Feb/29/2004, Sunday CHANAPS
Notes From Reading
C HAPTER15: T REATMENT O FP SYCHOLOGICALD ISORDERS
I. The Elements of the Treatment Process
A. Treatments: How Many Types Are There?
1. Insight Therapy – i.e. “talking therapy”. Roots found in Freudian psychology.
Clients engage in complex verbal interactions with therapists.
a. Goal – pursue increased insight regarding the nature of client’s difficulties
and sort through possible solutions.
b. i.e. Family/Marital Therapy.
2. Behavior Therapy – based on principles of learning. Make direct efforts to alter
problematic responses (i.e. phobias) and maladaptive habits (i.e. drug use).
a. Involves classical, operant and observational learning.
3. Biomedical Therapies – involve interventions into a person’s biological
functioning, through drug and electroconvulsive (shock) therapy i.e.
B. Clients: Who Seeks Therapy
1. Most popular treatments for anxiety and depression.
2. 15% of population receives mental health service in a year.
3. Reason’s people don’t pursue treatment – cost, lack of insurance, stigma
C. Therapists: Who Provides Professional Treatment
1. Psychologists –
a. 2 Types – clinical psychologists and counseling psychologists – both
specialize in diagnosis and treatment of psychological disorders and
everyday behavioral problems.
b. Clinical – treatment of full fledged disorders.
c. Counseling – treatment of everyday adjustment problems in normal
d. Must earn doctoral degree.
e. Psychologists more likely to use behavioral techniques.
2. Psychiatrist – physicians who specialize in the diagnosis and treatment of
a. MD Degree
3. Other Mental Health Professionals
a. Hospitals – clinical social workers, psychiatrist nurses as part of a team.
b. Counselors – schools, etc. – marital/drug counseling.
II. Insight Therapies
Involve verbal interactions intended to enhance the client’s self knowledge and thus
promote healthful changes in personality and behavior.
1. Psychoanalysis – an insight therapy that emphasizes the recovery of
unconscious, conflicts, motives, and defenses through techniques such as free
association and transference.
2. Freud – neurotic problems are caused by unconscious conflicts left over from
early childhood. Inner conflicts of Id, ego, and superego.
3. Probing the Unconscious – two techniques
a. Free Association – clients spontaneously express their thoughts and
feelings exactly as they occur, with as little censorship as possible.
1/4 Feb/29/2004, Sunday CHANAPS
Notes From Reading
C HAPTER 15: TREATMENT O F PSYCHOLOGICAL DISORDERS
b. Dream Analysis – therapist interprets symbolic meaning of the client’s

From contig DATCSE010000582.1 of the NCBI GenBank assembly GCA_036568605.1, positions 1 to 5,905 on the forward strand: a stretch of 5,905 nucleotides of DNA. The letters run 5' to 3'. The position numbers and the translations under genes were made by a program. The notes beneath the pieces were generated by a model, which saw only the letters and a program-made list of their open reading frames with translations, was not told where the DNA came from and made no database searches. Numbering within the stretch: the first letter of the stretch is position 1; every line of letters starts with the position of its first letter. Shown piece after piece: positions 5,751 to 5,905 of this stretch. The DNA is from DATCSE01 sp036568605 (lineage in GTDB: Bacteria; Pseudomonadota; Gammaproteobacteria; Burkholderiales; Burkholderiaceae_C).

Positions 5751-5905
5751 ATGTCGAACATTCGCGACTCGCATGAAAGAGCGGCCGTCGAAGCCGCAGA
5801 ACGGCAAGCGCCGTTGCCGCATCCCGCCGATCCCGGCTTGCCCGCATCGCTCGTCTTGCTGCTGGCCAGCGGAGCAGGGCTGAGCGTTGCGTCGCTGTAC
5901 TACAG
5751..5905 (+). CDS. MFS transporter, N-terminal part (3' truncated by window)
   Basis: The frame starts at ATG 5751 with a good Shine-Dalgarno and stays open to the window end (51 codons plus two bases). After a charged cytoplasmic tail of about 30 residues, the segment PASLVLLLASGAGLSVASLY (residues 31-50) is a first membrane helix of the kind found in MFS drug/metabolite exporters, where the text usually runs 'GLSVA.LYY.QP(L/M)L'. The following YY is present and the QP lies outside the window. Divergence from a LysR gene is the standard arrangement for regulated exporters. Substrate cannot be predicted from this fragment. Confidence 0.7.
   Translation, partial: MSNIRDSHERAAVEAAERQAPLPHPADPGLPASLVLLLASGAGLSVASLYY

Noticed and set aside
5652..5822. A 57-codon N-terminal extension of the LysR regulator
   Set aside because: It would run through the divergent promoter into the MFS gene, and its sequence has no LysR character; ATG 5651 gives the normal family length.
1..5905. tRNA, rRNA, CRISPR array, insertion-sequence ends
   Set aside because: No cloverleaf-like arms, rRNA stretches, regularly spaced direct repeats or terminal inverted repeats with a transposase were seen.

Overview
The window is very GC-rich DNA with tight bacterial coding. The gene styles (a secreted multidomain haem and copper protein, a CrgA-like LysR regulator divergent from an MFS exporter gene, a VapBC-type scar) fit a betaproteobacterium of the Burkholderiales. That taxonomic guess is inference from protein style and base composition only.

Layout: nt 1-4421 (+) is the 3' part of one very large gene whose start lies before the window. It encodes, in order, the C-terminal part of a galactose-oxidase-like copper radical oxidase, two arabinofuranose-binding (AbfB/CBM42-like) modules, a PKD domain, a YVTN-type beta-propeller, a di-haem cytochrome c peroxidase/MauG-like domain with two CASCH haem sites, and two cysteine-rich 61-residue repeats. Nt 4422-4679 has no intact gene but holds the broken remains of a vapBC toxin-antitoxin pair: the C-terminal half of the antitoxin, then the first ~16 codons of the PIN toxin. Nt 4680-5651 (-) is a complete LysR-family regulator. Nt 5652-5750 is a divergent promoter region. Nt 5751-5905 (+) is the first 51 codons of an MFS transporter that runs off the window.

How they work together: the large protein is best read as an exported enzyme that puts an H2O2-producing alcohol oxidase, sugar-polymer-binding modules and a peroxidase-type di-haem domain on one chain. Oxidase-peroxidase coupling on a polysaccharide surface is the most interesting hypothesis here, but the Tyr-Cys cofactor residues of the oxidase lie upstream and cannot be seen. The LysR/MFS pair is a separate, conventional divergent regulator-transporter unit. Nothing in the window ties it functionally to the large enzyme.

4. Interpretation – therapists attempts to explain the inner significance of the
client’s thoughts, feelings, memories and behaviors.
5. Resistance – largely unconscious defensive maneuvers intended to hinder the
progress of therapy.
6. Transference – clients unconsciously start relating to their therapist in ways that
mimic critical relationships in their lives.
7. Modern Psychodynamic Therapies – based on Jung, Adler, etc.
B. Client-Centered Therapy
1. Client-Centered Therapy – an insight therapy that emphasizes providing a
supportive emotional climate for clients, who play a major role in determining
the pace and direction of their therapy. (Rogers)
a. Rogers – conflict due to incongruence between reality and self concept.
2. Therapeutic Climate – therapist must provide:
a. Genuineness – honesty and spontaneously
b. Unconditioned positive regard – therapist must show a non judgmental
acceptance of patient.
c. Empathy – understand the world from client’s point of view.
3. Therapeutic Process – therapist provides relatively little guidance, but primarily
provides feedback. Key Task: Clarification
C. Cognitive Therapy
1. Cognitive Therapy – an insight therapy that emphasizes recognizing changing
negative thoughts and maladaptive beliefs. (Beck)
2. Originally devised as a treatment for depression.
3. Depressed People tend to:
a. Blame setbacks on personal inadequacies
b. Focus on negative events
c. Be pessimistic of the future
d. Have a negative self worth.
4. Goals and Techniques –
a. Goal – change the way clients think – taught to detect automatic negative
thoughts and test them with reality.
b. Therapists actively involved with pace of therapy. May argue with clients.
5. Kinship with Behavior Therapy – client may be given “homework assignments”
and asked to perform overt behaviors.
D. Group Therapy
1. Group therapy is the simultaneous treatment of several clients in a group.
2. Participant’s Roles – participants function as therapists for one another.
a. Describe problems, viewpoints, coping strategies.
b. Therapist – selecting participants, setting goals for group, maintaining